IMO, models using percentage withdrawal methods should have an additional input of "The smallest withdrawal I'm willing to accept in any year". That would help focus the user on the downside risk.

edit: I did a little more on this. I modified the VPW worksheet to accept a minimum \$ withdrawal. To offset the fact that I'd be withdrawing "too much" in some down years, I also put in a maximum \$ withdrawal.
Of course, if I set the minimum to \$37,000, then I need to set the maximum to about \$37,000, too.
Other possibilities (all approximate) are:
Min: \$35,000 Max: \$42,000
Min: \$33,000 Max: \$46,000
Min: \$31,000 Max: \$51,000

Last edited:
IMO, models using percentage withdrawal methods should have an additional input of "The smallest withdrawal I'm willing to accept in any year". That would help focus the user on the downside risk.

The problem of course, is that the downside risk is unknown and possibly catastrophic. And by setting a 'Brake' on VPW, it becomes less effective (You are taking out more in down years, which is the real devastation of portfolios).

Yes, you have to know what the risk is in any portfolio withdrawal technique. But we're all big boys and girls here, otherwise we would not even be in this position. So, that goes without saying.

But the big benefit of VPW, is that it does not start preparing for 'Bad Times', until they arrive. So, it lets you spend more in your early on in retirement. And if the 'Bad times' never come, you don't end up with the huge pile of assets at the end of your retirement like a fixed SWR does MOST of the time. Remember you had to 'hunt' for 1966 for your example.

And if you think about it, starting with a Small SWR to prepare for a period of record low returns, means if that a bad market does come, you'll have a lot more invested to lose, than if you would have spent the money early on in retirement. This was a point that I was not understanding until I ran the numbers. Saving money for a Market Downturn, the money gets lost by falling market prices instead of that African Safari Vacation (Which I did check off my bucket list this past June)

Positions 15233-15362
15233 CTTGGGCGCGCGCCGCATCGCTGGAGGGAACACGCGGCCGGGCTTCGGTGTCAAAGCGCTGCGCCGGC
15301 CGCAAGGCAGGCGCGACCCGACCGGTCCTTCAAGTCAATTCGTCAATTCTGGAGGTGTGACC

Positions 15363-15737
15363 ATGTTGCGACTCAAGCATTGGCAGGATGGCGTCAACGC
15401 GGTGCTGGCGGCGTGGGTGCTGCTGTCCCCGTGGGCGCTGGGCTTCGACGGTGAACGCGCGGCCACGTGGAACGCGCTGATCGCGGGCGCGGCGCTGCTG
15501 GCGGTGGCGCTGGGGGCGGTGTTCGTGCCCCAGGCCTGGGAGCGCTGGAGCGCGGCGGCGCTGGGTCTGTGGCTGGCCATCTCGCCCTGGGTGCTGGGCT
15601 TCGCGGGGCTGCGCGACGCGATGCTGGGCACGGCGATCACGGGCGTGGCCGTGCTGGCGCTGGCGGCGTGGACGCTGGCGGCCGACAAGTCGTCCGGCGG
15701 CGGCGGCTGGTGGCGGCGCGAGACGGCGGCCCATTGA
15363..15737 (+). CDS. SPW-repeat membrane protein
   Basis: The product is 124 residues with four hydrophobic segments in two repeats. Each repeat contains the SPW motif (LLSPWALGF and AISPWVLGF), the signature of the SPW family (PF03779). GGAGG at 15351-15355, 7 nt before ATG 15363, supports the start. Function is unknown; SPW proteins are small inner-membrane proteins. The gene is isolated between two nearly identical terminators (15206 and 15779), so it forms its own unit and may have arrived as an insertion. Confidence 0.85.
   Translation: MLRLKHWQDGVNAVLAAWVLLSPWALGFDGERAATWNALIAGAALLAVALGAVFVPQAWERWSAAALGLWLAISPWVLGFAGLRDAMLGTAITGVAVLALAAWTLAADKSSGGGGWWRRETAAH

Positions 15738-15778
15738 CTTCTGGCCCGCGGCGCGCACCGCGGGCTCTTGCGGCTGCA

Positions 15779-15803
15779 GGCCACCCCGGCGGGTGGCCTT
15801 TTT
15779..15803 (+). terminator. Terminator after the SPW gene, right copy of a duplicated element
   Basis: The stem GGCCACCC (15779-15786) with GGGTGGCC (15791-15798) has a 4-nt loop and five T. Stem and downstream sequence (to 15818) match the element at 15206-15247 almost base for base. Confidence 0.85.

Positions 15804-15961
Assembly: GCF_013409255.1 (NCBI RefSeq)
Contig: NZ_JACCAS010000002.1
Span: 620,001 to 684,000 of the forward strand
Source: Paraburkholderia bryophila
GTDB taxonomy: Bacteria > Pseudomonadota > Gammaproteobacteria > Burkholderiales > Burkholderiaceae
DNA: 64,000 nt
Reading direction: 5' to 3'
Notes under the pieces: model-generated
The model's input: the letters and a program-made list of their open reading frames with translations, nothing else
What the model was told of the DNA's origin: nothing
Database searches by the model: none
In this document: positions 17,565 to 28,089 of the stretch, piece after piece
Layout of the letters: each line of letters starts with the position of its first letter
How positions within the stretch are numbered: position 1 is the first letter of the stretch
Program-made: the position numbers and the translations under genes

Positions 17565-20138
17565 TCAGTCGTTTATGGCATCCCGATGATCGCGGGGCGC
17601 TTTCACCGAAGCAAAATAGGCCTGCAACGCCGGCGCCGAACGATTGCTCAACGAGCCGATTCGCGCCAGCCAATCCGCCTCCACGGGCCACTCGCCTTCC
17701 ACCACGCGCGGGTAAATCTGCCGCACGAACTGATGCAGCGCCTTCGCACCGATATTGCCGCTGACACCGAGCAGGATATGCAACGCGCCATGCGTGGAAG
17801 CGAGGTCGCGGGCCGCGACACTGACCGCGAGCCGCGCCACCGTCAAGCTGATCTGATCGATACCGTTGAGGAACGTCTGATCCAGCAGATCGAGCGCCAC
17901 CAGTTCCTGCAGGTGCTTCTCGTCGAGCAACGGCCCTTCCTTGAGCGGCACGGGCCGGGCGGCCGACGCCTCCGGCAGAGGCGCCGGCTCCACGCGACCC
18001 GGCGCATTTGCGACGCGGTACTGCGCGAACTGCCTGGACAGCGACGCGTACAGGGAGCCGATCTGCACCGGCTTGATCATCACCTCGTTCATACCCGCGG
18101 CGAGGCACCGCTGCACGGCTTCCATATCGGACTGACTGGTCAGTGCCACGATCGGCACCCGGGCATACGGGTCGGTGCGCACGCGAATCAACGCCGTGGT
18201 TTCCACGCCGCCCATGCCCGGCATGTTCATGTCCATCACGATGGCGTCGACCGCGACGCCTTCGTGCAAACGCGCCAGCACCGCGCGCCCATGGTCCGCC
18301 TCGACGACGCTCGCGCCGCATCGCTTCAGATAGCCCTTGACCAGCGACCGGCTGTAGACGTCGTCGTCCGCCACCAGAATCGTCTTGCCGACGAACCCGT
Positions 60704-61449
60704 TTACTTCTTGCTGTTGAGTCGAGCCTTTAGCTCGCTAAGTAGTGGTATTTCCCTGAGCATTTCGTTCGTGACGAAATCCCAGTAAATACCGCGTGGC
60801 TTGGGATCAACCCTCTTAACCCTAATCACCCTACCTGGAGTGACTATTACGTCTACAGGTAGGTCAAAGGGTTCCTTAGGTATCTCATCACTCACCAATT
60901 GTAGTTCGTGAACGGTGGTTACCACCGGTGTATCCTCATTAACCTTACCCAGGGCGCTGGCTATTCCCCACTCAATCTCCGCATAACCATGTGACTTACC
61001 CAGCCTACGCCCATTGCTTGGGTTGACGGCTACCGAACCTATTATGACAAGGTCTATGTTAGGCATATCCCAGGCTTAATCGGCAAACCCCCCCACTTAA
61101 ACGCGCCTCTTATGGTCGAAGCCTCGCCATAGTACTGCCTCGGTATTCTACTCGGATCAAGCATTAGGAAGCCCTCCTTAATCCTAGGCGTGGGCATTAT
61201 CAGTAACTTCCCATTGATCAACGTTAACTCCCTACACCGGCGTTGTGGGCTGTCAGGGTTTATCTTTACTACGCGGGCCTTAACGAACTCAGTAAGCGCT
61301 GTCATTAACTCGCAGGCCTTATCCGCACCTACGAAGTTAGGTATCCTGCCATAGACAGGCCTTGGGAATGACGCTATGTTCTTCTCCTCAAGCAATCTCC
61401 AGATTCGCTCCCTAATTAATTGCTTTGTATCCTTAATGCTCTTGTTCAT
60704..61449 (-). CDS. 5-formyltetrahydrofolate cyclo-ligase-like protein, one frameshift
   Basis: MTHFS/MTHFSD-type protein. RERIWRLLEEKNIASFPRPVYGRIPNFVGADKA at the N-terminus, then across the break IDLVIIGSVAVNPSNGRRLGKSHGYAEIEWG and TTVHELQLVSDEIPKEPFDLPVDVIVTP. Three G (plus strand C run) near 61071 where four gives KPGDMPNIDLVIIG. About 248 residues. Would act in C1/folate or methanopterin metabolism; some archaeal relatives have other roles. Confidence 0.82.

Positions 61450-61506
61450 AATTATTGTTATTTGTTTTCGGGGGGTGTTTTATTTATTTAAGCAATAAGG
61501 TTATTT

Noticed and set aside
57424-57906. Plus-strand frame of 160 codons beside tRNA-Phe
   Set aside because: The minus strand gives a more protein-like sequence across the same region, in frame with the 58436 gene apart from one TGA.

The problem of course, is that the downside risk is unknown and possibly catastrophic. And by setting a 'Brake' on VPW, it becomes less effective (You are taking out more in down years, which is the real devastation of portfolios).

Yes, you have to know what the risk is in any portfolio withdrawal technique. But we're all big boys and girls here, otherwise we would not even be in this position. So, that goes without saying.

But the big benefit of VPW, is that it does not start preparing for 'Bad Times', until they arrive. So, it lets you spend more in your early on in retirement. And if the 'Bad times' never come, you don't end up with the huge pile of assets at the end of your retirement like a fixed SWR does MOST of the time. Remember you had to 'hunt' for 1966 for your example.

And if you think about it, starting with a Small SWR to prepare for a period of record low returns, means if that a bad market does come, you'll have a lot more invested to lose, than if you would have spent the money early on in retirement. This was a point that I was not understanding until I ran the numbers. Saving money for a Market Downturn, the money gets lost by falling market prices instead of that African Safari Vacation (Which I did check off my bucket list this past June)

Note that I edited my prior post with a few "collar" numbers. If I'm going to put a minimum withdrawal in, I need to offset that with some reductions in the good year (and first year) withdrawals. There's really a spectrum here from fully percentage to fully fixed. I gave some points on the spectrum.

I'm going to guess that someone who is taking African safaris can probably live on SS + 1% of initial portfolio. So the downside "risk" is just giving up some luxuries, and it's pretty easy for me to reason that if I'm in that position should enjoy those luxuries early, knowing I've got plenty of cushion.

Other people, who could (for example) be retiring early due to an unexpected layoff, might be running much closer to their "needs" and should take the downside more seriously.